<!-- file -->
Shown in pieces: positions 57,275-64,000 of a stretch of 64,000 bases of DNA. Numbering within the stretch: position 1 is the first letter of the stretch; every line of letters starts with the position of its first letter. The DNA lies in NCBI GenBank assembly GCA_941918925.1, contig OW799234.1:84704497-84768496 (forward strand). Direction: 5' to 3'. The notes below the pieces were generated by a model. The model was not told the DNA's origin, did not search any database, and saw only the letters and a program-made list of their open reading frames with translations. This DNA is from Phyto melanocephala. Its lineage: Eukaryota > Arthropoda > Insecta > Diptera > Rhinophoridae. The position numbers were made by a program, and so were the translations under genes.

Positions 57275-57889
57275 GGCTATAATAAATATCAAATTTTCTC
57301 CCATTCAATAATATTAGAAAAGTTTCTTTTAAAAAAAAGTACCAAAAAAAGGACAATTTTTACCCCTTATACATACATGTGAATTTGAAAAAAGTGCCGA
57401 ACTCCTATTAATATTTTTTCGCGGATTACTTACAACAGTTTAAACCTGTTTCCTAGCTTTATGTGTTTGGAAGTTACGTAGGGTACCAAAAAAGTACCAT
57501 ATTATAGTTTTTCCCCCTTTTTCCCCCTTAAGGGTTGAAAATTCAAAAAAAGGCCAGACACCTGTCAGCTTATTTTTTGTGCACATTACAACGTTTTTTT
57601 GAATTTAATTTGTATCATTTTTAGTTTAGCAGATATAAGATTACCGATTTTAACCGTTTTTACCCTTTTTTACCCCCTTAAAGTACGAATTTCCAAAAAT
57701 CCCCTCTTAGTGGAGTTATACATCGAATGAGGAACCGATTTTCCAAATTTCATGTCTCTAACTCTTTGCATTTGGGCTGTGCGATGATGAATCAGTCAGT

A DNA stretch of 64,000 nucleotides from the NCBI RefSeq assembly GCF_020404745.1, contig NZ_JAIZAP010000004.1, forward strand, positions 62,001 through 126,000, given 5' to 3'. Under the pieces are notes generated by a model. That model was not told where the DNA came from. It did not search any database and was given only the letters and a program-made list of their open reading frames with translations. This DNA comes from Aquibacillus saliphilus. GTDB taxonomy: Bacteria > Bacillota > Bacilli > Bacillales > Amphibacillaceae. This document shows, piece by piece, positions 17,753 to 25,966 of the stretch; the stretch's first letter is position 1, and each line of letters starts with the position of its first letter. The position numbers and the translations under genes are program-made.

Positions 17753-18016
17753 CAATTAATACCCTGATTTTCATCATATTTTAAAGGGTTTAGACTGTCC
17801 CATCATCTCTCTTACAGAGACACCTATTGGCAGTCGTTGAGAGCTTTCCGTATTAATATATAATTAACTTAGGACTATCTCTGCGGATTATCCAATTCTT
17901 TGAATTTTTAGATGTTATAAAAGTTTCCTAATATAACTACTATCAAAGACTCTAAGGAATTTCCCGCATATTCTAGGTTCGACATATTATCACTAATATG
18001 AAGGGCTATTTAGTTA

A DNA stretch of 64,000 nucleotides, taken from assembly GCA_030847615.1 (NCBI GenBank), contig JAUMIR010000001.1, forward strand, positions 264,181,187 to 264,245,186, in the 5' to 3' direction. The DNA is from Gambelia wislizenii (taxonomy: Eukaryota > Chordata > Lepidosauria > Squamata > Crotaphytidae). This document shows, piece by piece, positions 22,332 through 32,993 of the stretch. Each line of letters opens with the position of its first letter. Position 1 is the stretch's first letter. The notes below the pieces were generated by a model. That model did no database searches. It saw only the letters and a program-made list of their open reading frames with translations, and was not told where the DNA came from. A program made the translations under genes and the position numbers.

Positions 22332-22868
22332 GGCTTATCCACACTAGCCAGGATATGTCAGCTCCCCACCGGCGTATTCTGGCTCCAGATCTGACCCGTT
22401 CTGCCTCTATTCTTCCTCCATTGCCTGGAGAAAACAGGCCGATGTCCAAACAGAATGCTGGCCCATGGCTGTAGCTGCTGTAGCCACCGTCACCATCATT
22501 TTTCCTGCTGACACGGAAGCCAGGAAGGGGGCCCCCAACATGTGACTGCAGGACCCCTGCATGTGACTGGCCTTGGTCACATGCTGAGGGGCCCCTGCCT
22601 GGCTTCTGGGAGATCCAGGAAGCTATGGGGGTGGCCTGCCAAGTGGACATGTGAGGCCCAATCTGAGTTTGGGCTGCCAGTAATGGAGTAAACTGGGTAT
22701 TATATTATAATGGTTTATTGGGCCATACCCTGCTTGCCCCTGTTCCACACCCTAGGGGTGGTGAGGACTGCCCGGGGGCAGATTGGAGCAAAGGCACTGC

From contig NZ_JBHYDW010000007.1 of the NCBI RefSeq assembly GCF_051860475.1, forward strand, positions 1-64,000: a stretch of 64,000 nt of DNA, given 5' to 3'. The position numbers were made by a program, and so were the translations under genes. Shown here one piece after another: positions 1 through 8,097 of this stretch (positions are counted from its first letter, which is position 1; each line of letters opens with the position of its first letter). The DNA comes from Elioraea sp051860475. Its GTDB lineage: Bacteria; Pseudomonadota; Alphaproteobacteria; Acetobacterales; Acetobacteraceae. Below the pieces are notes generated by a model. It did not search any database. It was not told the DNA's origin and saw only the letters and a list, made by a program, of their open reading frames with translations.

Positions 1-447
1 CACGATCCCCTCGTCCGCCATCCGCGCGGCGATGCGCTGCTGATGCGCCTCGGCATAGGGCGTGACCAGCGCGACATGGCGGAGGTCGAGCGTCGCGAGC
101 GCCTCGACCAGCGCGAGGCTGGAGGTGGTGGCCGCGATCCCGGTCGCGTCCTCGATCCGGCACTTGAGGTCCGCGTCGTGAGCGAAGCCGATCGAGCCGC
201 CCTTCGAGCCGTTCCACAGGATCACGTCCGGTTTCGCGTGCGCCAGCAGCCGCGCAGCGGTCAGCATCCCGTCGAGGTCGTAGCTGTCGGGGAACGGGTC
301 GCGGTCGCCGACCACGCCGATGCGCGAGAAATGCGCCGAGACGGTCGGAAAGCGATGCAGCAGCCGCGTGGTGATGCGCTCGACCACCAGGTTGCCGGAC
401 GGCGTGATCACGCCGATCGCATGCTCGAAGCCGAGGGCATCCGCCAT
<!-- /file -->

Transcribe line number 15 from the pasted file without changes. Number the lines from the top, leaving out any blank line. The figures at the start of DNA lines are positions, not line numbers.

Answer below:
A DNA stretch of 64,000 nucleotides, taken from assembly GCA_030847615.1 (NCBI GenBank), contig JAUMIR010000001.1, forward strand, positions 264,181,187 to 264,245,186, in the 5' to 3' direction. The DNA is from Gambelia wislizenii (taxonomy: Eukaryota > Chordata > Lepidosauria > Squamata > Crotaphytidae). This document shows, piece by piece, positions 22,332 through 32,993 of the stretch. Each line of letters opens with the position of its first letter. Position 1 is the stretch's first letter. The notes below the pieces were generated by a model. That model did no database searches. It saw only the letters and a program-made list of their open reading frames with translations, and was not told where the DNA came from. A program made the translations under genes and the position numbers.